Prof. Jarl Charpentier, in St. Thomas the Apostle and India, writes,

“There is absolutely not the shadow of a proof that an Apostle of our Lord be his name Thomas or something else—ever visited South India or Ceylon and founded Christian communities there.”

Rev. J. Hough, in Christianity in India, writes,

“It is not probable that any of the Apostles of our Lord embarked on a voyage … to India.”

Cosmas the Alexandrian, a theologian, geographer and merchant who traded with Ethiopia and Ceylon, visited Malabar in 520-525 CE and provided the first acceptable evidence of Christian communities there as noted in his Christian Topography. There is no mention of any Thomas in his works.

Regarding the fabled Apostle of Jesus, Thomas, early Church Fathers like Clement of Alexandria, Origen and Eusebius had stated outright that Apostle Thomas settled in Parthia, and established a church in Fars (Persia). This is supported by the 4th century priest Rufinus of Aquileia, who translated Greek theological texts into Latin, and the 5th century Byzantine church historian, Socrates of Constantinople, who wrote an Ecclesiastical History, the second edition of which survives and is a valuable source of early church history. None of those sources speak of St. Thomas visiting India.

Bishop Stephen Neill who had spent many years in South India examined the St. Thomas story as late as 1984.

“A number of scholars,” wrote Neill, “among whom are to be mentioned with respect Bishop A.E. Medlycott, J.N. Farquhar and Jesuit Dahlman, have built on slender foundations what can only be called Thomas romances, such as reflect vividness of their imagination rather than the prudence of historical critics…. Millions of Christians in India are certain that the founder of their church was none other than the apostle Thomas himself. The historian cannot prove it to them that they are mistaken in their belief. He may feel it right to warn them that historical research cannot pronounce on the matter with a confidence equal to that which they entertain by faith.”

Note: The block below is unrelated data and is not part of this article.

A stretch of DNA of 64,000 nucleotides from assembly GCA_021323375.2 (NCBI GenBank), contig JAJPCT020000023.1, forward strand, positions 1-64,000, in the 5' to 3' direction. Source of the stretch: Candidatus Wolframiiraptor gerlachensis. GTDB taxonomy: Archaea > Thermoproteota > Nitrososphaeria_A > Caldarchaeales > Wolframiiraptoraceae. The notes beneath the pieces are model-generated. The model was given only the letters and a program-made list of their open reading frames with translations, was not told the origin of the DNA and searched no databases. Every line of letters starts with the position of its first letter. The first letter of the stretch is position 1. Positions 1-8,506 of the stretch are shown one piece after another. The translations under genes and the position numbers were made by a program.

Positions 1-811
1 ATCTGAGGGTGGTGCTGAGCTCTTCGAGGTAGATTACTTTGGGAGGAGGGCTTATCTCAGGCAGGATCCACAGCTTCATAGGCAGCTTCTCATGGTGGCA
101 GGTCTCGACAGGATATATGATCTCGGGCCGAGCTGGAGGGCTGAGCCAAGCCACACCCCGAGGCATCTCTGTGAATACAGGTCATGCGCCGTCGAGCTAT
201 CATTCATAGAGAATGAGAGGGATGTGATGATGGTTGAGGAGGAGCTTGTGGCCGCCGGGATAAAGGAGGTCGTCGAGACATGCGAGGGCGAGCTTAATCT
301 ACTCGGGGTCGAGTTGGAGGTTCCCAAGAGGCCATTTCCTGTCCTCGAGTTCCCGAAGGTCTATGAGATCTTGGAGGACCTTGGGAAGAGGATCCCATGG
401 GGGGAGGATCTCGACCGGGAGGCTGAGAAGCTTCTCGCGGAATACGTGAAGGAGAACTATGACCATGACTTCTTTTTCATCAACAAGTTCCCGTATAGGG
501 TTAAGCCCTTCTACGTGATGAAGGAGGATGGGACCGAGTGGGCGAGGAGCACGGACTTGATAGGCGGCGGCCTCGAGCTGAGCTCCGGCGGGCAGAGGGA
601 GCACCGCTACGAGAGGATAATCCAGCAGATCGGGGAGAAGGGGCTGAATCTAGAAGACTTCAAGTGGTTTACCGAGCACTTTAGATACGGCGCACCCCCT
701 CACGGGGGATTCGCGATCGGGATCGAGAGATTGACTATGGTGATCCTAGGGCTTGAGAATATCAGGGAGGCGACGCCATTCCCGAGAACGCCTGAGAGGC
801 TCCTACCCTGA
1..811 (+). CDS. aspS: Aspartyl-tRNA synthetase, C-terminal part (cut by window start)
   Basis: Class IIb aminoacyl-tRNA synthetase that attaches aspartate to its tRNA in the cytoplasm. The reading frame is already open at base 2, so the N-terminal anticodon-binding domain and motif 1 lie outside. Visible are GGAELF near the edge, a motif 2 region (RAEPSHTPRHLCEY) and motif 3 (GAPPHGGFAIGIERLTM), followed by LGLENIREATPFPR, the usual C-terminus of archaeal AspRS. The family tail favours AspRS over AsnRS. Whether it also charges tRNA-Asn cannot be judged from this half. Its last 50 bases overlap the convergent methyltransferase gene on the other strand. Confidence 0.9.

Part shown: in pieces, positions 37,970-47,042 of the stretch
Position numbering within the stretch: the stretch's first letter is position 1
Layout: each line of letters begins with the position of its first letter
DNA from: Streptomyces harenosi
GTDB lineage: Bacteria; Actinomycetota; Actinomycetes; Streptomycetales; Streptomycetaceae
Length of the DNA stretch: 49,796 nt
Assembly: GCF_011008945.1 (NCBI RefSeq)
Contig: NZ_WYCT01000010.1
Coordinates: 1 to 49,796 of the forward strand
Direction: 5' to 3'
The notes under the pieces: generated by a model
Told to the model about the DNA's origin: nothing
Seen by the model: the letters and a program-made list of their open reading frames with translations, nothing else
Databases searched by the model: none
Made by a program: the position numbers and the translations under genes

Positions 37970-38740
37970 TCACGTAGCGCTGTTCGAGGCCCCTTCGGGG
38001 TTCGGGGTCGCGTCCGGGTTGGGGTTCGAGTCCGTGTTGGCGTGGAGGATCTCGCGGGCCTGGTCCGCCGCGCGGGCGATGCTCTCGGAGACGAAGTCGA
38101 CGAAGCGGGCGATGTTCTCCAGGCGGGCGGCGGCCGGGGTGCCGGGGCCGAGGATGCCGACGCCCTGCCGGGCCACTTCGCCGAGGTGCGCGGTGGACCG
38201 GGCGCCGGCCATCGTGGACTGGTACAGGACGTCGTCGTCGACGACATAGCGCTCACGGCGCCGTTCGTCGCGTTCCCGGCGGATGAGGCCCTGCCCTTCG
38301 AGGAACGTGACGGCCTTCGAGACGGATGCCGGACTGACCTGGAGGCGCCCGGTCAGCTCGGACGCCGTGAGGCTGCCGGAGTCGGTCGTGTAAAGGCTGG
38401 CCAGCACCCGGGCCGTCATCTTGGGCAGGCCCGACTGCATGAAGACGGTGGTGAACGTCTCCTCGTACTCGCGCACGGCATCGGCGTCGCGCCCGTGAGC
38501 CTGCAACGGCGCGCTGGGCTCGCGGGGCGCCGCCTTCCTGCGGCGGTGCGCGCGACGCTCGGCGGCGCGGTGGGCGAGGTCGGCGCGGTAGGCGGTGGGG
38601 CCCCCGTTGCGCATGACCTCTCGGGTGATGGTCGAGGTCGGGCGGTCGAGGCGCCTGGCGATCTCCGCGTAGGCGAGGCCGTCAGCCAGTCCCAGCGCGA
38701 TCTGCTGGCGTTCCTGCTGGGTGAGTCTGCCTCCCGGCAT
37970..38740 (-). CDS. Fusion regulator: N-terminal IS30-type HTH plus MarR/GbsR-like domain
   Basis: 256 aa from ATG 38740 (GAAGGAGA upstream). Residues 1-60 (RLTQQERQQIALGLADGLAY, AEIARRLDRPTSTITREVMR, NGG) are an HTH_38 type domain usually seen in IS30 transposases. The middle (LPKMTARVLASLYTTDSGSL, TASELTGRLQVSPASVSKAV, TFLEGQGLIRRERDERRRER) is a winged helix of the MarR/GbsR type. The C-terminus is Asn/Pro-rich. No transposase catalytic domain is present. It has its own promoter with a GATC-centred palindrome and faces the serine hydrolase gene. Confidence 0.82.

And to top them all, in September 2006, Pope Benedict XVI himself declared that Thomas never came to India. But his declaration was toned down after a complaint from the so-called St. Thomas Christians who still believe Thomas came to India and converted their ancestors. Now the question: where did it all begin?

The chief source of this tale is a Gnostic Syrian fable, Acts of Thomas, written by a poet named Bardesanes at Edessa around 201 CE. The text says the apostle went from Palestine eastwards to a desert-like country where people are “Mazdei” [a term used for those who worship Ahura Mazda, Zoroastrians] and have Persian names. The term “India” in Acts is used as a synonym for Asia.

The Acts identifies St Thomas as Judas, the look-alike twin of Jesus, who sells him into slavery. The slave travels to Andropolis where he makes newly-weds chaste, cheats a king, fights with Satan over a beautiful boy, persuades a talking donkey to confess the name of Jesus, and is finally executed by a Zoroastrian king for crimes against women. His body is buried on a royal mountain and later taken to Edessa, where a popular cult rises around his tomb. Even in this story, it is clear that St. Thomas never visited India.


Thomas of Cana


There is another popular fable among Indian Christians about one Thomas of Cana, a merchant who led a group of 400 Christians from Babylon and Nineveh, out of Persia in the 4th century CE, when Christianization of the Roman Empire motivated the Persians to persecute their Syriac-speaking Christian minority. These Christians apparently landed in Malabar around 345 CE.

Based on this tale, a section of St. Thomas Christians believe Thomas of Cana to be known as St. Thomas.

And so it is clear that nothing much is known about St. Thomas beyond these stories which have been refuted by historical evidence.

Even after reading the refutation of this tale of St. Thomas by strong historical evidence, the likes of Tharoor will claim that these “fables” are historical facts, in no less than a full length book of the genre Pax Indica belongs to. The reason is not far to seek: Tharoor’s parroting of the St. Thomas myth arises from the Indian secularist template for keeping the secular fabric of India intact.